Atoll countries are already experiencing the devastating impact of higher tides and extreme weather.
But President Tong has told the United Nations Small Island Developing States Conference in Samoa, that it is not too late to act.
He set up a Coalition of Atoll Nations on Climate Change in July, saying its members are the early warning system for the 70 per cent of humanity living along the world's coastlines.
Presenter: Jemima Garrett
Speaker: Anote Tong, Kiribati President
TONG: The message that I think we have been delivering individually and this is, that for the most vulnerable countries, in particular the low-lying atoll nations, the need to address climate change urgent. Climate change for them is not something that is going to happen in the future. It is happening and this is what is usually not understood in most of the debate and the discussions on climate change.
GARRETT: What action do you want to cut greenhouse gas emissions and how important is the UN Secretary General's summit later this month?
TONG: Oh, any action on climate change is absolutely vital. What the UN Secretary-General has done is actually put climate change on the top of the agenda. He has done a tremendous job in this respect but I think what many people fail to understand, and what I know the Secretary-General has been doing because he has been to Kiribati, so he knows what it is that I have been talking about, which he could not understand until he visited and saw for himself, and all of the people that have done so have come away with a different perception of what climate change challenges we face. They understand that there is a need to do it now so what we are asking is 'Ok let's cut down greenhouse gases' that is important for the survival of the planet but for the survival of those low-lying atoll countries, like ourselves, it has got to be more than that. We talk about adaptation, how do we survive the rising sea levels? What happens to us? These are the questions that have to be addressed.
GARRETT: There had been a move to include climate change as a reason for refugee status under the UN refugee convention, a move to put that into the outcome documents for this Small Island Developing States Conference. Are you disappointed that that did not succeed?
TONG: No, I have never encouraged the status of our people being refugees, after all we have more than adequate time to prepare for it and I think the international community has more than enough time to address it well before it actually happens. And that is the difference between refugees and what we are now beginning to call climate refugees, because really there should not be climate refugees because we, the international community and everybody has more than enough time to address this issues. There should be no refugees.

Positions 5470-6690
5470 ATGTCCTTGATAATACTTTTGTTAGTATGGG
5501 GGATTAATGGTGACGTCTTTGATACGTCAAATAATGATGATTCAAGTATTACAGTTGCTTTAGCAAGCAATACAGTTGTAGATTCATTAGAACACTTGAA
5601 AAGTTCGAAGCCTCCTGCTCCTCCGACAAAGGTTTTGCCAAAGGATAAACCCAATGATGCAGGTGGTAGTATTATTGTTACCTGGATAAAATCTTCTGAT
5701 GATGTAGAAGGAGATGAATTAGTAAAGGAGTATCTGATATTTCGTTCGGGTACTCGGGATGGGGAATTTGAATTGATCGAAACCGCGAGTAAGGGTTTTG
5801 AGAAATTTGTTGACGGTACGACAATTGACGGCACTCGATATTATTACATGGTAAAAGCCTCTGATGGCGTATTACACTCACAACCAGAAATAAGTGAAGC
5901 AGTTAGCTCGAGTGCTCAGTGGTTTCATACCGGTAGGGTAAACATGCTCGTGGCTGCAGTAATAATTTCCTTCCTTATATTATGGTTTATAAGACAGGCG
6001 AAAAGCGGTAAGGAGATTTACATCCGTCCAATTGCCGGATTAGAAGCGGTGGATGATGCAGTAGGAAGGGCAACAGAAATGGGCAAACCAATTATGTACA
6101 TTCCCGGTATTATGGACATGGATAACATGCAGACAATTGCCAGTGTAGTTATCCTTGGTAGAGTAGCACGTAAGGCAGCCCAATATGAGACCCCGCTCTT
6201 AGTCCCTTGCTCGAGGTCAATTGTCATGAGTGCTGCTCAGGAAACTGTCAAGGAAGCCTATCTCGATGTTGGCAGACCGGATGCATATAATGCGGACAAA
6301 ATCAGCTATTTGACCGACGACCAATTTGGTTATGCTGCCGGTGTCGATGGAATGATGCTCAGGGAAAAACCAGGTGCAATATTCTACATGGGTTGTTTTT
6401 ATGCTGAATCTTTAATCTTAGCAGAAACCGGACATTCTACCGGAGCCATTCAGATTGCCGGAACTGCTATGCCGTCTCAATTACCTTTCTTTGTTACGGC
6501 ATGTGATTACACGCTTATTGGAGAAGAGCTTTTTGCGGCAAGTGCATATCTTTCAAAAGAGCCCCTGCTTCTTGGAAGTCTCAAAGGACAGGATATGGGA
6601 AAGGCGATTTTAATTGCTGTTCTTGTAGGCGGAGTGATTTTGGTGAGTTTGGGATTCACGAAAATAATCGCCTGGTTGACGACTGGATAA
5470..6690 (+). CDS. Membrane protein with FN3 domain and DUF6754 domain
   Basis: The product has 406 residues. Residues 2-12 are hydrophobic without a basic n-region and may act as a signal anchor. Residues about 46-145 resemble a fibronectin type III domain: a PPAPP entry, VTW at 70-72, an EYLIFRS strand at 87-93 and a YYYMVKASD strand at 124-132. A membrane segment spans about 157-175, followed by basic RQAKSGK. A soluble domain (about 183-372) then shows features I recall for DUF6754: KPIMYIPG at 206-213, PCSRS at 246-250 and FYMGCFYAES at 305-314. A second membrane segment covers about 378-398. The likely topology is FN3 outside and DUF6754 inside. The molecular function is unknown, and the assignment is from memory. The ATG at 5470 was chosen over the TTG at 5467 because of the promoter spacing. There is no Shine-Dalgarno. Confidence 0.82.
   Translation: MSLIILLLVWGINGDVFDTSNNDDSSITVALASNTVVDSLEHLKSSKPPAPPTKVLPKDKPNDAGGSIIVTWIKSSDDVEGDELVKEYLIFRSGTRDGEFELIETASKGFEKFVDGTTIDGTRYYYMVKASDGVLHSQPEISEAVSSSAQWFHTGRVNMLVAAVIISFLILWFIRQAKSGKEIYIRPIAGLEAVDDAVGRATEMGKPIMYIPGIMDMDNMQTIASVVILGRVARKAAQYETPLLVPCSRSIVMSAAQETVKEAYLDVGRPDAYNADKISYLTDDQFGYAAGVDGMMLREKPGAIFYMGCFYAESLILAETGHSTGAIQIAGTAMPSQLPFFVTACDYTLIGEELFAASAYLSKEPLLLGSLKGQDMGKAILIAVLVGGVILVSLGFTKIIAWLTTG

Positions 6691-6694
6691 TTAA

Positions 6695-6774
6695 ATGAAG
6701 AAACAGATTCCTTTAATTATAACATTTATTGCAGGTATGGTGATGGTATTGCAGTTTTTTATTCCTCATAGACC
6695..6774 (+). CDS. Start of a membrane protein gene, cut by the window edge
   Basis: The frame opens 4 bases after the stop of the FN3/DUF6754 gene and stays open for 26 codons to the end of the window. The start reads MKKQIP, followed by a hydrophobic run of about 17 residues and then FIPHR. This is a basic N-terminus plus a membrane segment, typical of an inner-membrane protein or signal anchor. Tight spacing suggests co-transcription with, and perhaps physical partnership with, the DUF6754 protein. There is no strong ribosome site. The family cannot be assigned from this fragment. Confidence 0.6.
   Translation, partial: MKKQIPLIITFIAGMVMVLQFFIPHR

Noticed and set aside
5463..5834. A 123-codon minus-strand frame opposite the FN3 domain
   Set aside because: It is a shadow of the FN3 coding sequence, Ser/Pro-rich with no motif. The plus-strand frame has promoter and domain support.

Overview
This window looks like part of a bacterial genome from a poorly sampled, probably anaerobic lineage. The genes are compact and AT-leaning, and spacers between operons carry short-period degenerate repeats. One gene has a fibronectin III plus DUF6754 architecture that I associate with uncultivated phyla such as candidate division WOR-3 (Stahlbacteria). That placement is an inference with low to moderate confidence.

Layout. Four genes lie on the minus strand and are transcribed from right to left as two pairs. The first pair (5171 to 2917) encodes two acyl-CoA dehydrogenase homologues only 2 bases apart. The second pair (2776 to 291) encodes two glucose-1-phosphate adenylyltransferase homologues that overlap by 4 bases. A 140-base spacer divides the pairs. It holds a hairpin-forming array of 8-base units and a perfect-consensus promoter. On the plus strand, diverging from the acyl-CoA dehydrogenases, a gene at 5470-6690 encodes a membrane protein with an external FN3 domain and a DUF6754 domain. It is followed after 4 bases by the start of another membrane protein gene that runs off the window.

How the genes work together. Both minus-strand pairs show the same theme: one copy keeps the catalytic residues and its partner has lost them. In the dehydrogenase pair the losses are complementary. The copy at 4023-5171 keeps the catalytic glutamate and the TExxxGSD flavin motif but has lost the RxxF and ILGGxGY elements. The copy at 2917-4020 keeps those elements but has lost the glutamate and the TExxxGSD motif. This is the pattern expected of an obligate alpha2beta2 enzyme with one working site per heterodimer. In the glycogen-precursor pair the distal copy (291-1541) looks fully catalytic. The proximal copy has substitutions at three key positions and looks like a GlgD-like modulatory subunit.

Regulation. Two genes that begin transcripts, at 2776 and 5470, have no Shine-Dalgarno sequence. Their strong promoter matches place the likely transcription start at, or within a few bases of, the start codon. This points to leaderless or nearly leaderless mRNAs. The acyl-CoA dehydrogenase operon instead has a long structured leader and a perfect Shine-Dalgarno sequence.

GARRETT: So what action would you like to see from the big polluters like the United States and China and from Australia?
TONG: Well we need a combination of action. For one thing we certainly don't want to see our islands totally disappear because that would be so ...I think it would be disastrous. For the whole global community I think it is our moral values, our conscience should never take that, or should not be able to accept that, so we shouldn't allow that. From our perspective we never want to see that happen but at the same time we have to acknowledge the reality that with the rising sea, the land area available for our populations will be considerably reduced and we cannot accommodate all of them, so some of them have to go somewhere. OK, not as refugees, that is what I am arguing but we have more than enough time now to train them, to up-skill them, so that they can be worthwhile citizens when we relocate them, and when we relocate them as a community, not as refuges.
GARRETT: What is your message to Tony Abbott and the Australian government on that, and in the lead up to the UN Secretary-General's Climate Change summit?
TONG: The Australian government has taken different approaches to perhaps the same problem but I think what is important is that we must be genuine. There must be a genuine attempt to address the issue because we cannot ignore it and we should not ignore it. I think it would be disastrous if any country or any leader were to ignore the reality of what is happening. We can understand there might be different approaches. There can never be full agreement on that but I know that the strength at the moment, internationally and globally, that countries now including the United States and perhaps China, shortly, there is a move towards doing a great deal more to reduce carbon emissions. I believe Australia should come in. Maybe they need to assess whether they are along with the world trend? Are they different? And the question needs to be asked, why should it be different?
GARRETT: There are leaders and ministers and senior agency officials from around the world attending the Small Island Developing States summit. What impact do you hope to have with them specifically while you are there in Samoa?
TONG: It is exciting coming to Samoa, I think that in itself is an event but the real issue is, what can we come away from Samoa with? And I think what is important is the thing that is important is partnerships. For example what we have done here is consolidated our partnership in terms of the Coalition of Atoll Nations in response to climate change. What we need now is not a partnership of us people, the victims, us people with the same problem, what we need is a partnership with those who can do something about it, those who are prepared and willing to do something about it.